Whale Watching Season Could Be Best In Years
“We’re heading east right now from Boston, and we are looking for whales, is what we are doing,” said Debbie Ridings, captain of the New England Aquarium’s custom whale watch vessel Voyager III.
And it’s not going to be hard. This is their first whale watch of the season, which is usually a bit of a crap shoot, but this year is different. The warm winter and early spring have brought all kinds of marine life into New England waters weeks ahead of schedule.
“The mackerel run is early, the herring run has already started. The water temperature, depending one where you are, is somewhere between about 39 to 41 degrees,” Ridings said.
“Toasty!” I said
“Yeah, it’s a different season for us, weather-wise,” she replied.
Another whale watching boat has spotted two humpbacks a little to the south of us. Even though they’re competitors, many of the captains out here swap information over their radios.
“Come on over, I would. They’re heading in a westerly direction.”
“Ok, roger that,” Ridings said.
We steam down to the northeast corner of Stellwagen Bank National Marine Sanctuary, an underwater plateau that runs between the tips of Cape Ann and Cape Cod. The elevated ocean floor results in a phenomenon along the edge known as ‘upwelling.’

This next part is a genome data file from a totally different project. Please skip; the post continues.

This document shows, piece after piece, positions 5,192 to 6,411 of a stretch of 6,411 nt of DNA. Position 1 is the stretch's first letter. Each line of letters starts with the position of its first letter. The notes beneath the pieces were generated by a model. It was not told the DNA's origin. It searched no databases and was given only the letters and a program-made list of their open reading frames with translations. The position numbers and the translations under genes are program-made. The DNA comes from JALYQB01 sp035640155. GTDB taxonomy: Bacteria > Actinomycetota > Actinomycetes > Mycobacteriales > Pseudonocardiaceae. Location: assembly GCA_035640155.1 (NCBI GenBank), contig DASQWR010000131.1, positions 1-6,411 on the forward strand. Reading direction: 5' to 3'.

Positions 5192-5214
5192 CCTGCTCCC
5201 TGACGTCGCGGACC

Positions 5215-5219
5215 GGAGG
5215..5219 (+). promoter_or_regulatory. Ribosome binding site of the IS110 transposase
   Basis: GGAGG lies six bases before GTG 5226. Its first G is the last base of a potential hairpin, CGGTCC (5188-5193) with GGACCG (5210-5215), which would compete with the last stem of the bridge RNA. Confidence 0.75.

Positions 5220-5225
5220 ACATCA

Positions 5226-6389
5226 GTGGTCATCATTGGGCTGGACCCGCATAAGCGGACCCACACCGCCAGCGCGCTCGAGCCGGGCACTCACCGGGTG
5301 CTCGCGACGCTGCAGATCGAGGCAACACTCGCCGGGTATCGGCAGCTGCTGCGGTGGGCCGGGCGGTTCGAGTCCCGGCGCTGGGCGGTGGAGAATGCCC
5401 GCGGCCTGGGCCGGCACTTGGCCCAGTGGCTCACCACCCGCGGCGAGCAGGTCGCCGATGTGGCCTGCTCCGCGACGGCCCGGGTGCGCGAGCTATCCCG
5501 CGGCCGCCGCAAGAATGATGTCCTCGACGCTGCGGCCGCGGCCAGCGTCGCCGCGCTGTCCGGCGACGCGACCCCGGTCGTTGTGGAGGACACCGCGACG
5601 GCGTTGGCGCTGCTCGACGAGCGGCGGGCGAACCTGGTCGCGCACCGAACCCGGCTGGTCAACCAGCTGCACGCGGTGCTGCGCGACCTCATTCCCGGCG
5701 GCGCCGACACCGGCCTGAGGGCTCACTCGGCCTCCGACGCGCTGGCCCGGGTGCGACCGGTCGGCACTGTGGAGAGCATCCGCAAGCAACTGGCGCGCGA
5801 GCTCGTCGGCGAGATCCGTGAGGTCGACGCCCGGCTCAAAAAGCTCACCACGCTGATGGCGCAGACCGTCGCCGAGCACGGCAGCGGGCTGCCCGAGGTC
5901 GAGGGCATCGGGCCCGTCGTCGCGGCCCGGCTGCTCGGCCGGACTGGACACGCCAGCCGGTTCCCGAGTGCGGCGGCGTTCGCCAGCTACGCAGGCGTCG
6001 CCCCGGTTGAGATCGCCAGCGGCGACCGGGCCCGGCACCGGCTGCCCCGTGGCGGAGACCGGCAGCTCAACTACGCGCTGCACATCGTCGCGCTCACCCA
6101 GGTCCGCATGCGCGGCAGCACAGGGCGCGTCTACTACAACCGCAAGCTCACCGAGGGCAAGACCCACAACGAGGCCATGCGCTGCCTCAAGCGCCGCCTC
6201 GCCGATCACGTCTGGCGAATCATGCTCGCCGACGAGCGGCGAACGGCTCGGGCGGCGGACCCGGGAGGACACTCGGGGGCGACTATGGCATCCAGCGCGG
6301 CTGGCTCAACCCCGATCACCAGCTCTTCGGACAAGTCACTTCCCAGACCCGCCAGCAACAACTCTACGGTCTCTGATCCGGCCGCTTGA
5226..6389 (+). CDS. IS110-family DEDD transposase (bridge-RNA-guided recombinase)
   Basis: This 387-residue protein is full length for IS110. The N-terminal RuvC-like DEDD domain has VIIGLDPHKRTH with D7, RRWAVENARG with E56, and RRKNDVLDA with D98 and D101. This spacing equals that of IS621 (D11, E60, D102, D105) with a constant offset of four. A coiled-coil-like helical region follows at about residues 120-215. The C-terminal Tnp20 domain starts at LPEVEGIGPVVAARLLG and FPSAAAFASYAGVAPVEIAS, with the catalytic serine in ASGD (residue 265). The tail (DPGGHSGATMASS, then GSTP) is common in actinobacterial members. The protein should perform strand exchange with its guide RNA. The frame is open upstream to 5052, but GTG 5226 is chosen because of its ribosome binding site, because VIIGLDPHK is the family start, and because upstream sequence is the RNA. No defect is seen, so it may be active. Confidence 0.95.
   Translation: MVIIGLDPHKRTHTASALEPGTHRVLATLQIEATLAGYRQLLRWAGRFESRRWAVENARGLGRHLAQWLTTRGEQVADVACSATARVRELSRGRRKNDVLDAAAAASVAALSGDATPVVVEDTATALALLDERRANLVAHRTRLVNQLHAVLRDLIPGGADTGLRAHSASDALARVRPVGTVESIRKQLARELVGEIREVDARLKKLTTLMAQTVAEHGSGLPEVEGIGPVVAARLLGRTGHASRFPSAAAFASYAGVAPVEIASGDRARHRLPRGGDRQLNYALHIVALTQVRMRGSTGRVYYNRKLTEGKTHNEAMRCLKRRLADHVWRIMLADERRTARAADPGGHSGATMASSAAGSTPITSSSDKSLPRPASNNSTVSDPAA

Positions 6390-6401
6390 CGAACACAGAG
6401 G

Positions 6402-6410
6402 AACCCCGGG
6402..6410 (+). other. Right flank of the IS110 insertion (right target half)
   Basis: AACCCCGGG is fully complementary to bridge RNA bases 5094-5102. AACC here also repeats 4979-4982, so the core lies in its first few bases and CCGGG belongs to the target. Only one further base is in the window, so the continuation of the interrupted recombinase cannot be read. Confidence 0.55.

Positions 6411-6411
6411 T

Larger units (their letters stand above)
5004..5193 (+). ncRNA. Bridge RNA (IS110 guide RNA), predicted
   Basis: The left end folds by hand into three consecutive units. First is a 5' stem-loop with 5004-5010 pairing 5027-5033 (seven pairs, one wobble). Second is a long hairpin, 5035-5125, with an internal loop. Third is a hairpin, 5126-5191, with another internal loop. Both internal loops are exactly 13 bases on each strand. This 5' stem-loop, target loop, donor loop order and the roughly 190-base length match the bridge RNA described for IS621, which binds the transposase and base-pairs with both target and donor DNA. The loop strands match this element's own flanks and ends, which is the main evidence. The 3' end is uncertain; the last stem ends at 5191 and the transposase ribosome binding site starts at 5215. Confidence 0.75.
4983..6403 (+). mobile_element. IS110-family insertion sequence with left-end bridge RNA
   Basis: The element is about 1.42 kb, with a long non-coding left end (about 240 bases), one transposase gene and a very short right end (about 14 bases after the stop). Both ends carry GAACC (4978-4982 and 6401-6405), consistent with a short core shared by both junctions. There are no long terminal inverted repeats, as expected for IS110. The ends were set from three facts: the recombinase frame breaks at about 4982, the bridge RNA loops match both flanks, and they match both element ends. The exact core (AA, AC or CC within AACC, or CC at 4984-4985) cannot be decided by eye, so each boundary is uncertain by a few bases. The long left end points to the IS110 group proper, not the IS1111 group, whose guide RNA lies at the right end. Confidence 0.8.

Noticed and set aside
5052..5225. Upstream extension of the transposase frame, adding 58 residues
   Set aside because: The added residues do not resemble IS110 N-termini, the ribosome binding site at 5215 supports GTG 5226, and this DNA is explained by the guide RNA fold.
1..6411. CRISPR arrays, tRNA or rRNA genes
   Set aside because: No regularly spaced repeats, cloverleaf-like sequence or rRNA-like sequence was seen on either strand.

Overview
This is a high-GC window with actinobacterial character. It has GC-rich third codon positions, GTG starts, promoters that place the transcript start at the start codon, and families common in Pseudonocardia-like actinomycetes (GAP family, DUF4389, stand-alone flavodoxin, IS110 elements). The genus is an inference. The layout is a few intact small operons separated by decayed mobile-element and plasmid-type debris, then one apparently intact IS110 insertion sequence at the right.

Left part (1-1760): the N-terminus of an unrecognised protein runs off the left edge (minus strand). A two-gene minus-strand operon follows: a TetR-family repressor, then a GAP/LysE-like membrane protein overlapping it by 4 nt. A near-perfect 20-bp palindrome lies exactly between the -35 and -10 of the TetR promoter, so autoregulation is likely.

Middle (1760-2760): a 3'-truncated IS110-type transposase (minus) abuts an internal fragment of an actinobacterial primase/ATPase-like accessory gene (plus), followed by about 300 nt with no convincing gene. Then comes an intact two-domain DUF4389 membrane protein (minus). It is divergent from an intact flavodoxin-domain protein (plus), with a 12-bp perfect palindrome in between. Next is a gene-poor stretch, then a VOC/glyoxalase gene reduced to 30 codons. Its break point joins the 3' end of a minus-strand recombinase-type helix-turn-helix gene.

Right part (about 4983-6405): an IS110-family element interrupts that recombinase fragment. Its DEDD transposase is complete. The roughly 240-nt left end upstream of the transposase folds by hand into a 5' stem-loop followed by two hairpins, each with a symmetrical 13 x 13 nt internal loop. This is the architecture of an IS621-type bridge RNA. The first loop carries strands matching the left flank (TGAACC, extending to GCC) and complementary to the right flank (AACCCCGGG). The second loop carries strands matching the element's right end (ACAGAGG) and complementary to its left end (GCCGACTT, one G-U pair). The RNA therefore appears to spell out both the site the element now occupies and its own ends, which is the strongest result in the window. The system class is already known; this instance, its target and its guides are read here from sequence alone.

“There’s cool water that comes up with the tides, they come up to the surface, they get hit with the sunlight, and it’s a great place for planktons, it’s a great place for, you know, small fishes, krill, all of the things that, if you were a whale, you would be picking off the menu, you would be saying, ‘I want one of that, I want one of those, I want one of those,’ ” she said.
And with the water being unusually warm this year, that effect is amplified. The waters are teeming with whale chow. Right whales, humpbacks, little minkes, enormous fin whales, they’ve all been spotted in unusually large numbers, feeding greedily. It’s still a mystery, though, how the whales are able to sense these good conditions from their winter homes down south, according the New England aquarium naturalist on board, Melissa Rocha.
“We do believe they get some clues, whether there’s some kind of like secret calling network, we’re not really sure about,” Rocha said.
“Well it’s feasible, though, I mean they do communicate across vast distances,” I reply.
“It is. There has been research done that some species may use deepwater trenches to communicate. There’s something that tells them that ‘Hey, the food is getting good.’ ”
As we approach our humpbacks, a couple dozen very cold people huddle around the edges of the boat. Rocha gets on the mic to keep us entertained while we wait for a whale to surface. We don’t wait long.
“Oh, right off us!” Rocha said. “Some of you just got some whale breath on you.”
That one got so close that 9-year-old Matthew Wilson was able to smell it. Wilson said it smelled “Terrible. Like old fish, like tuna.”
This pair of Humpbacks put on quite a show before we had to pack it in and head back to the aquarium in Boston. It’s a long season, and many things could change, but if you want to see whales in Massachusetts Bay, right now is as close to a sure thing as you’re likely to get.
Other stories from this show:
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